The Adcock Range System

By Captain Dick Miller

This primary navigation system was comprised of sparsely located Adcock low-frequency range transmitters. Each facility consisted of four legs which could be used as "beams" for navigating either to or from a station on the airways or for shooting low approaches for landing. Each range station emitted audio signals comprised of four quadrants. Two quadrants provided a Morse Code signal of "N" (dash-dot) while the opposing quadrant emitted an "A" signal (dot-dash). Each quadrant overlapped precisely to provide a three-degree leg or beam by meshing the two audio signals to provide a continuous dash or "on course" monotone signal.

    Obviously the range stations needed to be located near major airports to provide the approach facility. The four legs of each station could be beamed in a direction to connect with other stations to form a system of "colored" airways. Amber Seven, for example, ran from Miami to Newark. A few fan and marker beacons had been installed at various locations in order to identify a specific point.

    Quite often the quadrants were not configured in equal sizes and were descriptively referred to as "crow foot" ranges. Since the beam fanned out three degrees from the station, and was three miles wide at 60 miles out, it was considered standard procedure to fly the right edge of the beam for precise navigation. Also, if you happened to pass another aircraft flying blind at the same altitude in the opposite direction, it was considered enough separation to prevent a mid air collision. For navigation purposes, the only way to confirm whether you were flying toward or away from the station was the use of the volume control. Each pilot developed his own individual volume level in determining a build or fade in signal strength to determine if he was flying to or from the station. There were several elaborate orientation procedures developed for use with the four-course low-frequency range should a pilot become lost. All that technology worked fine in good weather, but storms and static could make it almost useless.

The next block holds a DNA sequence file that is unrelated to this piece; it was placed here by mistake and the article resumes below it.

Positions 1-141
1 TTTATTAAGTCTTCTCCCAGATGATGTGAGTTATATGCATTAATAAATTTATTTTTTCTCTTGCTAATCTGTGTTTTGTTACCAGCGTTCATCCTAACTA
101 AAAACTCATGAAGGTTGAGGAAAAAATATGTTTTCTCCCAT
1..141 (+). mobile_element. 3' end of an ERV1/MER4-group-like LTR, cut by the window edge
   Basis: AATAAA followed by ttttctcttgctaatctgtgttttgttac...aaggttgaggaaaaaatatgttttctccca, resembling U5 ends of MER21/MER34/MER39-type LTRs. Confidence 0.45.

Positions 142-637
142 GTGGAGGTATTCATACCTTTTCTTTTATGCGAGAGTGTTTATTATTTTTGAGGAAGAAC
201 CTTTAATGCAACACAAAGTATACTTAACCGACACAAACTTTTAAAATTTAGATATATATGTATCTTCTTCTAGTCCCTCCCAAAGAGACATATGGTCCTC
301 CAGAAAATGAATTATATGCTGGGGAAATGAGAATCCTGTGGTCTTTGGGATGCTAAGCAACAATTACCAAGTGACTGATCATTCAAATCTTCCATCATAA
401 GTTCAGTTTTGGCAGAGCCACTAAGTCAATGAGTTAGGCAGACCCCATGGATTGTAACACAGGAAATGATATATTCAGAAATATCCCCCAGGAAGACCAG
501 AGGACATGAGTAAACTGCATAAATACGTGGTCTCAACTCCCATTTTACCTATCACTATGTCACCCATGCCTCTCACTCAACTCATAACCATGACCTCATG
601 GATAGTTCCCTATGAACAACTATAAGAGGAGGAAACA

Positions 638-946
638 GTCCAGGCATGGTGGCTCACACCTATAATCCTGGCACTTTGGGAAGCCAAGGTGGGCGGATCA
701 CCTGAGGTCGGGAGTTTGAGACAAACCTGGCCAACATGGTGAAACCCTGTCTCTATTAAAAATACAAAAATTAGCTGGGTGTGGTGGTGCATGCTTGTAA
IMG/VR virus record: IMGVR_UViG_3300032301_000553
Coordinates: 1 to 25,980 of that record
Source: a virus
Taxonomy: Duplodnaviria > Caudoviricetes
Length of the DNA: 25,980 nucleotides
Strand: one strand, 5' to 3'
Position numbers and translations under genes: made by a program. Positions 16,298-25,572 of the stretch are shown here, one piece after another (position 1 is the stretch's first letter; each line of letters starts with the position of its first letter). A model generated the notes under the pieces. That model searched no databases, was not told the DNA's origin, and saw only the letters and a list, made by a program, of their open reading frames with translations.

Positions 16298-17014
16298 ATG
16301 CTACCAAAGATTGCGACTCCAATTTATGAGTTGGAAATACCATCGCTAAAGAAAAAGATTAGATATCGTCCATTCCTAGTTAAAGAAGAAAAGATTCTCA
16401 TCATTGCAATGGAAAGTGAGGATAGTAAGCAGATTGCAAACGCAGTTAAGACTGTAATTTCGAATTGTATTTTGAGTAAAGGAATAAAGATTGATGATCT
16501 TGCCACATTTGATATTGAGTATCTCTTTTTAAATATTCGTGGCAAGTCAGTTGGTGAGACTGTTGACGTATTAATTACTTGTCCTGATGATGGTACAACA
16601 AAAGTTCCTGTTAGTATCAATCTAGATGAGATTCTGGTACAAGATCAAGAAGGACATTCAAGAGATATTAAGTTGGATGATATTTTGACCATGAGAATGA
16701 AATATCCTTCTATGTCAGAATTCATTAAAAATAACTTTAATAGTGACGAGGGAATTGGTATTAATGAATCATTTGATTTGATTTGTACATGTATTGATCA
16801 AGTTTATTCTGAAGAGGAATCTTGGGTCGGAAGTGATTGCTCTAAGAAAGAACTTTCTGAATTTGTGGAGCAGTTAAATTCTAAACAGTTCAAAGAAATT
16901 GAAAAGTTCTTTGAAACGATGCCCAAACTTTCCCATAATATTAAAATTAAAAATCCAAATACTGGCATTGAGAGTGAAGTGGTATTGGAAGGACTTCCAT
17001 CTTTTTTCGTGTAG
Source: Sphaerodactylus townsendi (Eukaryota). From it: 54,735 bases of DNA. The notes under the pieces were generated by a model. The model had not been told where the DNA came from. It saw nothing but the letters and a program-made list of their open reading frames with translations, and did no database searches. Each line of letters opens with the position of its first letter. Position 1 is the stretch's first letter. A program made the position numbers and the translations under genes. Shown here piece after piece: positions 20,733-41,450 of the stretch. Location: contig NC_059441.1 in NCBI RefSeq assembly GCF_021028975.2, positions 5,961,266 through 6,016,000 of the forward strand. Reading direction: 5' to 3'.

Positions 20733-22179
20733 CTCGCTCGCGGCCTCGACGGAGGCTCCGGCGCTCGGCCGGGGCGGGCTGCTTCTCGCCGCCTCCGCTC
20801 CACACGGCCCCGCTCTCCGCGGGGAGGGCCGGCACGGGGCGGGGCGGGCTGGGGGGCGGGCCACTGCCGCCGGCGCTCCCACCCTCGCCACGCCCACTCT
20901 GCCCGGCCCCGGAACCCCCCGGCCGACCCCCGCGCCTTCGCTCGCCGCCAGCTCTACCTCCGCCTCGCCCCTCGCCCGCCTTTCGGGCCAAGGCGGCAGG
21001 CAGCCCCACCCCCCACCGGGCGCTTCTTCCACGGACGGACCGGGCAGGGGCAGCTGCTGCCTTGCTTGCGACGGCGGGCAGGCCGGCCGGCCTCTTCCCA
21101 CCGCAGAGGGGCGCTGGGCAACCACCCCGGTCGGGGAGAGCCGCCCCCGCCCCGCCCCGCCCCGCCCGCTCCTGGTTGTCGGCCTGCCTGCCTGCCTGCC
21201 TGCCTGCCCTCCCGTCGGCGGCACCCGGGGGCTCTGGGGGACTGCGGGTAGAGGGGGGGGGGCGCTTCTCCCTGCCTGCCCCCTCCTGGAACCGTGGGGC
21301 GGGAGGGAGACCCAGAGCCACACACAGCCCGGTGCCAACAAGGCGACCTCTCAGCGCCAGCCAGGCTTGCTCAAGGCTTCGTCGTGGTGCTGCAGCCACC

Another characteristic of the low-frequency range was the Cone of Silence immediately above the station, which would denote position. A typical approach involved crossing over the station initially to establish position, flying outbound several minutes on the approach leg, executing a procedure turn and precisely bracket the right edge of the beam while descending to an initial approach altitude. As an aircraft approached the station, the three-degree beam was extremely narrow and practically rocking the wings would transverse the beam into signals of the opposite quadrant. The key was to complete the bracketing maneuvers far enough out to tie down a heading that would only require minor changes near the station.

    When the Cone of Silence was passed, a time reference was made for minutes or seconds to go and descent completed to minimum altitude. After visual contact was established with the airport, quite often a circling approach was required to complete the landing. The low-frequency range approach was a very impressive procedure and proof of pilot instrument proficiency. Senior pilots proficient with the procedure often stated, "It separates the men from the boys."

— Excerpt from Dick Miller bio, Wings of Man, by Jack King.